The walk up Mount Pleasant from Port Elizabeth is worthwhile (go by taxi if it is too hot), the shady road is overhung with fruit trees and the view of Admiralty Bay is ever more spectacular. There is a settlement of airy homes at the top, from where you can see most of the Grenadines. By following the road downhill and south of the viewpoint you can get to Hope Bay, an isolated and usually deserted sweep of white sand and one of the best beaches. At the last house (where you can arrange for a taxi to meet you afterwards), the road becomes a rough track, after half mile turn off right down an ill-defined path through cedar trees to an open field, cross the fence on the left, go through a coconut grove and you reach the beach. The sea is usually gentle but sometimes there is powerful surf, a strong undertow and offshore current, take care. Friendship Bay is particularly pleasant, there is some coral but also quite a lot of weed, a taxi costs EC$15, or you can take a dollar bus (infrequent) in the direction of Paget Farm, get out at Mr Stowe’s Store (EC$1.50) and walk down to the bay (you may have to ring for a taxi at one of the hotels to get back, though).

    The tourist office by the jetty (very helpful) can help you arrange a visit to the cliffside dwellings of Moon Hole at the south end of the island, where a rocky arch frames the stone dwelling and the water comes up the front yard. At Paget Farm, whale harpooning is still practised from February to May (the breeding season) by a few fishermen who use two 26-ft long cedar boats, powered by oars and sails. If you can arrange a trip to Petit Nevis, to the south, you can see the whaling station and find out more about Bequia’s whaling tradition. Despite pleas from conservationists, in both 1998 and 1999 a humpback mother and calf were harpooned off Bequia.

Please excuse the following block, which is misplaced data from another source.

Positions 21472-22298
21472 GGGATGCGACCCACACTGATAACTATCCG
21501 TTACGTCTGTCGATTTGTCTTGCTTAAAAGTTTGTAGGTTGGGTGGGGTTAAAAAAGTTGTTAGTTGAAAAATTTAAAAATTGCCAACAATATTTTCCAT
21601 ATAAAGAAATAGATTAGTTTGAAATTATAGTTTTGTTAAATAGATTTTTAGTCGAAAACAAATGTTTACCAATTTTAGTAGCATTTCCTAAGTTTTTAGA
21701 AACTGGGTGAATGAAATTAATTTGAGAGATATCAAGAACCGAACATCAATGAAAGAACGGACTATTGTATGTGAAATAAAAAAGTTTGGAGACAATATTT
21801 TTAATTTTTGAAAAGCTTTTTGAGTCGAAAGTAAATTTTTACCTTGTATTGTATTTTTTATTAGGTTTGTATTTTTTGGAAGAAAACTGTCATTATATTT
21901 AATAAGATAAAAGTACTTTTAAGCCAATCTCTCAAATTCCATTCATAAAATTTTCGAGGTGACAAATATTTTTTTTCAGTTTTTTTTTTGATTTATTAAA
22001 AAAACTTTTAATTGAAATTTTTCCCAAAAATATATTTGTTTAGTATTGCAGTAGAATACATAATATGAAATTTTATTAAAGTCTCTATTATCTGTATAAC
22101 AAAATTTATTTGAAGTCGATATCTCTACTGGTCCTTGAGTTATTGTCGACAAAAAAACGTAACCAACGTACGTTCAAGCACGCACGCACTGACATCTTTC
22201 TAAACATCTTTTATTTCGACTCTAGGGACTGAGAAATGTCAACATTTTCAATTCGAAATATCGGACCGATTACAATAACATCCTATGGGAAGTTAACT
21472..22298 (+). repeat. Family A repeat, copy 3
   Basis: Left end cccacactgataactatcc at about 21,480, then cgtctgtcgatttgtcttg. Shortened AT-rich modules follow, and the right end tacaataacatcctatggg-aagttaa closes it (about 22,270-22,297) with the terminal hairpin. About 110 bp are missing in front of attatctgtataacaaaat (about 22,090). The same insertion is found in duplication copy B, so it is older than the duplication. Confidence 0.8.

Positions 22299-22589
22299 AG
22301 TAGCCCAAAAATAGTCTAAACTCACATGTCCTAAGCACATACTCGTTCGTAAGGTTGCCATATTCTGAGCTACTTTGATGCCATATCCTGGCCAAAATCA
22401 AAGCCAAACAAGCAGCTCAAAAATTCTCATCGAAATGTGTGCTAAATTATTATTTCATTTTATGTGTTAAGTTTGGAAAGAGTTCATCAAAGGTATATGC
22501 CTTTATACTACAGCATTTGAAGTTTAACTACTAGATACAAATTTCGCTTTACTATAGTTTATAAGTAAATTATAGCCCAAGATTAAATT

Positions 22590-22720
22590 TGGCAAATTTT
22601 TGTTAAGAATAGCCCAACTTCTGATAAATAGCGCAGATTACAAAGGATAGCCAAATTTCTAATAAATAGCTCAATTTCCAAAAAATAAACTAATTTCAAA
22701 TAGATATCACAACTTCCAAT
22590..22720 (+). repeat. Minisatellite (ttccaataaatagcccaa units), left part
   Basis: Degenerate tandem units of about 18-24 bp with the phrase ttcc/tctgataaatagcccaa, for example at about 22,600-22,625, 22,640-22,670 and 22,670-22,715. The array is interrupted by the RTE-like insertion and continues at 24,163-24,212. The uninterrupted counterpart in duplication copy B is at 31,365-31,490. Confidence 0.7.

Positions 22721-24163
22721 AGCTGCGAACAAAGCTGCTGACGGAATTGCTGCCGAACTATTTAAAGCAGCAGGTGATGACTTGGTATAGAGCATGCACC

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    The big island of St. Vincent...

    by Robb Written Feb 25, 2003

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    The big island of St. Vincent is the best kept secret for scuba diving.
    We dove with Bill 2's the owner of dive St. Vincent . Bills personality is a little out there, but underwater you would be hard pressed to find better! But do watch out for out of date tanks !
    Pic is of a frog fish ( upper right 1/4 of frame)

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    Botanical Gardens

    by Koreena Written Jun 15, 2007

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    If you make it to SVG you must visit the Botanical Gardens which is right by Kingstown (capital city). If Mr Daniel himself is there - you must request him as a tour guide. He is the one who keeps the grounds and he is super entertaining. Our '30 minute' tour was over 2 hours and was chalked full of the most interesting plants and uses for plants ever! I think we paid 5 dollars EC for the tour and ended up each paying him 10 because it was sooo amazing!

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    Visit Johnny Depp!! LOL

    by Koreena Written Jun 15, 2007

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    All over the islands there are various sets where Pirates of the Caribbean were shot. There was one beach in particular that has a lot of the set still there, it is a lovely beach, and there is a kick ass restaurant there! It is near Wallilabou - I can't remember the name of the restaurant but don't worry - everyone on this island knows this beach. We spent a whole day there. If you eat at the restaurant, you must get the fish creole - wonderful!!

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    Walk on the old city - Kingstown

    by chennaismartguy Written Apr 13, 2006

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    If you are staying anywhere away from Kingstown, just take a public cab or a taxi to Kingstown (capital of St.Vincent) and walk around. Its safe to walk around the streets. Enjoy the old colonial buildings.

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  • Make sure you hikers climb Le...